The aims were to (i) investigate neuropeptides in the lumbosacral region; and (ii) determine how neuropeptides modulate glutamate release from stretch Ia fibers, touch sensation Aβ fibers and Aδ/C pain fibers.
Neuropeptide modulation of the lumbosacral dorsal-root ventral-root reflex in vitro.
Spinal cords were removed from Sprague-Dawley rats in compliance with UK Home Office guidelines. Hemisected cords were superfused with aCSF and the dorsal root (L4–S1) was stimulated to evoke glutamate release. A biphasic reflex response was evoked from the opposite ventral root consisting of a monosynaptic (Ia fibers) and polysynaptic (Aβ, Aδ/C fibers) component.
The µ opioid receptor (MOR) agonist DAMGO inhibited the monosynaptic (EC50 0.02 ± 0.02 nM) and polysynaptic area (EC50 125 ± 167 nM) but not polysynaptic amplitude. Oxytocin and corticotrophin releasing factor (CRF) inhibited the monosynaptic amplitude (EC50, 1.4 ± 1.0 nM and EC50 4.3 ± 3.5 nM, respectively), polysynaptic amplitude (EC50 18.2 ± 28.0 nM and EC50, 9.5 ± 13.3 nM, respectively), and area (EC50 11.6 ± 13.0 nM and EC50, 2.8 ± 3.3 nM, respectively); effects that were abolished by oxytocin and CRF1 antagonists, L-368899 and 8w. Melanocortin agonists solely inhibited the monosynaptic component, which were blocked by the MC3/4 receptor antagonist SHU9119.
These data suggest endogenous neuropeptides are released within the lumbosacral spinal cord. Melanocortin agonists, oxytocin, CRF, and DAMGO via MC4, oxytocin, CRF1, and MOR inhibit glutamate release but with differing effects on afferent fiber subtypes. Melanocortins, oxytocin, CRF, and DAMGO have the ability to modulate orgasm whereas oxytocin, CRF and DAMGO can increase pain threshold. Oxytocin and CRF may dampen touch sensation. Wilson LA, Wayman CP, and Jackson MV. Neuropeptide modulation of a lumbar spinal reflex: Potential implications for female sexual function. J Sex Med **;**:**–**.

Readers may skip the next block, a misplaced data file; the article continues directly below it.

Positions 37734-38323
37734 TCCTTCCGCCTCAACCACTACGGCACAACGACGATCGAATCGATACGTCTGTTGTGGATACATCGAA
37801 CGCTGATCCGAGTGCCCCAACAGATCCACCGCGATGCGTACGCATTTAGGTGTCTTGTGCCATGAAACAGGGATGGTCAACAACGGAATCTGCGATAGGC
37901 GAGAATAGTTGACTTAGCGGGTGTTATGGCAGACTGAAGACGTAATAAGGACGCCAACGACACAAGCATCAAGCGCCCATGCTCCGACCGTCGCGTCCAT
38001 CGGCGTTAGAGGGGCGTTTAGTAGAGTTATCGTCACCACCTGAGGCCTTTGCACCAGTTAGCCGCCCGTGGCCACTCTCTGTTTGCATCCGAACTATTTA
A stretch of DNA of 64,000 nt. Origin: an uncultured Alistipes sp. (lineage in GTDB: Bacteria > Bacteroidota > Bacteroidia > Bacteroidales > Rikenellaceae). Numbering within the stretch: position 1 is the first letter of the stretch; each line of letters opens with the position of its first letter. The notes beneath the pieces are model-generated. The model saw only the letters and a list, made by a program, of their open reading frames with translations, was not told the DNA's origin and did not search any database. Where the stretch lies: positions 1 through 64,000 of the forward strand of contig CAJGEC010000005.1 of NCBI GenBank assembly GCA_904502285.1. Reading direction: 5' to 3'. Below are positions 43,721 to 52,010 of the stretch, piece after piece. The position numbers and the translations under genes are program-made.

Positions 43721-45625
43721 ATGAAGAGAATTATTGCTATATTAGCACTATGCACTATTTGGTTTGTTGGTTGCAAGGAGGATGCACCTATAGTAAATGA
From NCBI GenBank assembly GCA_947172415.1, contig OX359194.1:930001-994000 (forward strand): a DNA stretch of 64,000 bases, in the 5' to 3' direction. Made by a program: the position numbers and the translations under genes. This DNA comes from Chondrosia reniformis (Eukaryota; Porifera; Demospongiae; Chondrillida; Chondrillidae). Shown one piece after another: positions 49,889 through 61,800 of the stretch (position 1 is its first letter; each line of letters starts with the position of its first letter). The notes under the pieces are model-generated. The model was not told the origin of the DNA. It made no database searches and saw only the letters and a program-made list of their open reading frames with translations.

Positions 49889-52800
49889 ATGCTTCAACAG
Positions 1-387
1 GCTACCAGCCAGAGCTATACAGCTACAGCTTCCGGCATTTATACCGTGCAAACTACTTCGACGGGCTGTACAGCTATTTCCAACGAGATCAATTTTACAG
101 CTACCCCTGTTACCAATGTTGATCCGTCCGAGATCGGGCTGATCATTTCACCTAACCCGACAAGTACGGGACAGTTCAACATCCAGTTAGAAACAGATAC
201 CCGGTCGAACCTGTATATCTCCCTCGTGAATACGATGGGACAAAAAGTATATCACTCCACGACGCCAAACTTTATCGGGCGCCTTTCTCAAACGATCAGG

Place-value of neurophysiologic tests in pelvic floor dysfunction
Funktionsstörungen des Beckenbodens sind außerordentlich häufig. So wird für Deutschland von über fünf Millionen Patienten mit Inkontinenz ausgegangen. Aktuell werden flächendeckend Kontinenzzentren etabliert, die eine komplette Diagnostik anbieten. Hierzu gehören selbstverständlicherweise auch die neurophysiologischen Untersuchungen, weshalb alle größeren Abteilungen diese Untersuchungen anbieten und beherrschen müssen. Dabei haben die einzelnen Untersuchungen eine sehr unterschiedliche Bedeutung und Aussagekraft. Als Screening -Untersuchung kann das EMG mit konzentrischer Nadelelektrode angesehen werden. Die Pudenduslatenz wird nur selten abgeleitet und untersucht die terminale Strecke des N. pudendus. Die Pudendus-SSEP sind einfach durchführbar und mittlerweile etabliert. Der Einsatz ist jedoch auf spezielle Fragestellungen die sensible Leitung betreffend beschränkt. Alle anderen neurophysiologischen Untersuchungen sind derzeit speziellen Fragestellungen vorbehalten.
Dysfunctional disorders of the pelvic floor are very widespread. In Germany, more than five million people are believed to suffer from incontinence. At present, centers specializing in the field of continence and offering a full range of diagnostic measures are being established all over the country. Neurophysiological examinations are part of these measures, of course, which is why all big departments must provide for them and be familiar with them. Each of these individual examinations has its particular focus and relevance. An EMG with a concentric needle electrode, for instance, can be regarded as a screening test. The latency period of the pudendal nerve is rarely measured and determines the terminal distance of the pudendal nerve. Pudendal nerve SSEP is simple to carry out and has become an established procedure; its application, however, is restricted to particular investigations regarding sensory conduction. All other neurophysiological examinations are presently limited to specific exploration.